How would Marriage Material stand up to Woolf’s criticism? I suspect rather better than The Old Wives’ Tale, as I certainly felt I got close to Sanghera’s ‘Mrs Brown’. My only problem with the novel was that I felt Surinder was the its real achievement rather than Arjan, and so it was a little frustrating that she was given the backseat in terms of narrative. Surinder was conjured with such skill that I wanted her to walk to centre stage rather than be relegated to the wings – a great measure of success in creating a real and compelling character. I’m sure that even Virginia Woolf would approve.

Where’d You Go, Bernadette

July 22, 2013

Me at Radio 2Exciting EmilyBooks news this week… I was asked on to the Radio 2 Arts Show to talk a little about bookshops, browsing and some good summer books. Should you want to share in this thrilling event, you can listen again here until Saturday (I’m about 1hr 30 min in) or  you can download it here for free for a month (when I’m about 50 mins in). (I know I look quite shiny in the photo – I’d just cycled there unusually speedily.)

The interview made me think rather a lot about the idea of a ‘good summer read’. My favourite books to read on holiday are books about going on holiday – so, for instance, Island Summers, which I suggested on the radio, and also any of: The Enchanted April, Illyrian Spring, As I Walked Out one Midsummer Morning and Swimming Home.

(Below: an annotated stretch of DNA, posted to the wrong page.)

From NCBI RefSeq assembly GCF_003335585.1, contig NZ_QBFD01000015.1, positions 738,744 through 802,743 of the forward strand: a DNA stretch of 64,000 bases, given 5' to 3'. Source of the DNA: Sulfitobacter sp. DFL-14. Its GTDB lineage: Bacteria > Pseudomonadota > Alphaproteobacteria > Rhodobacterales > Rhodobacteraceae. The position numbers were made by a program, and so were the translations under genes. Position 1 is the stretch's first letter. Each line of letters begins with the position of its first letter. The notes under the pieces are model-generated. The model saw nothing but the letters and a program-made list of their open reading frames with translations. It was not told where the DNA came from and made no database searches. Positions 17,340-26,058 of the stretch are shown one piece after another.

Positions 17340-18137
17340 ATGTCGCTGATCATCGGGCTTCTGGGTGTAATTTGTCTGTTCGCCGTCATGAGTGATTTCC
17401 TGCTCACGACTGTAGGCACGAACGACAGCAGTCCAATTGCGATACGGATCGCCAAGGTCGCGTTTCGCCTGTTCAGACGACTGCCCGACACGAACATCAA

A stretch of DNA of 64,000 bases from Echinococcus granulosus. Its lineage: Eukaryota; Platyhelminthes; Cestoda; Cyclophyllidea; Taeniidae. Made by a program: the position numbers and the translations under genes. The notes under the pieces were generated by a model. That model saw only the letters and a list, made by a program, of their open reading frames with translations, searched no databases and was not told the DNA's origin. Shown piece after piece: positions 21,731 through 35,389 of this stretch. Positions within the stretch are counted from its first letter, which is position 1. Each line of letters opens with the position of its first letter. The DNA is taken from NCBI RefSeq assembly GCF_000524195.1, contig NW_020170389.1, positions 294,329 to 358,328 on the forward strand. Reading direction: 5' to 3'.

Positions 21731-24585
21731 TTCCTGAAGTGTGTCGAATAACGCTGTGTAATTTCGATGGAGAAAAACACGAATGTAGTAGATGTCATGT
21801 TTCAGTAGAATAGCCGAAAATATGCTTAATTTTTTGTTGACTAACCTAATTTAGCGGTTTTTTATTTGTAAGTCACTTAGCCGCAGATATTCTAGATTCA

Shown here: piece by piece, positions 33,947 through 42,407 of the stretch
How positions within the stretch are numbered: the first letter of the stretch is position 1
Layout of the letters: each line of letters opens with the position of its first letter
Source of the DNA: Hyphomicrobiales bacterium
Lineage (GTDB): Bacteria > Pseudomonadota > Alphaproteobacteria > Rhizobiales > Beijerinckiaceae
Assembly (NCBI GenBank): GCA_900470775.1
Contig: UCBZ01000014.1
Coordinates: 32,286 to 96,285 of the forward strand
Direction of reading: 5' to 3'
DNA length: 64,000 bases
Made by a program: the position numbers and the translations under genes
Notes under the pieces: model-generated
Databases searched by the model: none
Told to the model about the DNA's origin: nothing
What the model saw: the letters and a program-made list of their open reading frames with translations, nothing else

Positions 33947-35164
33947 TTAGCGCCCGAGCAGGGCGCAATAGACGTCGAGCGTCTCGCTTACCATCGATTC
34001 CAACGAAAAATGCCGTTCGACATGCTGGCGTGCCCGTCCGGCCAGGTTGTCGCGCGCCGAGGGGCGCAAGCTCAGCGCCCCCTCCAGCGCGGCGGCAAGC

The BBC assured me, however, that I needed to suggest a more varied selection. People didn’t want to listen to me talking about three books in which essentially the same thing happened. I could see their point, and the more I thought about it, the more I thought about how many wonderful reading opportunities the summer provides.

Essentially, the summer gives you more time to read. What you do with this extra time is up to you. You might want to read something long and meaty – like Wolf Hall or, as I suggested on the show, Zweig’s brilliant Beware of Pity.

It is also, I think, the perfect time to re-read – to go back to a treasured book and give some extra time to it, rather than endlessly pressing on with the new. Why do we only read books once, when there is so much to be gained from reading a book again? The book I suggested on the radio was Rebecca – one of the best books to re-read as your alliances really shift between the new Mrs De Winter and Rebecca as you grow older and less naïve!

The other thing that  has since struck me about a summer read is that it is important to feel you can indulge in reading something very easy and very enjoyable. The sort of book where you don’t luxuriate in beautiful language or struggle with intellectual arguments, but whizz through smiling and laughing and, should something interfere – such as a mealtime or a husband – then you long to get back to it as swiftly as possible.

Where'd you go BernadetteI think I’ve found the perfect new book for this: Where’d You Go, Bernadette by Maria Semple. Begun idly in a lunchbreak, when I picked it up to see what all the fuss was about, this was an inescapable pleasure to read.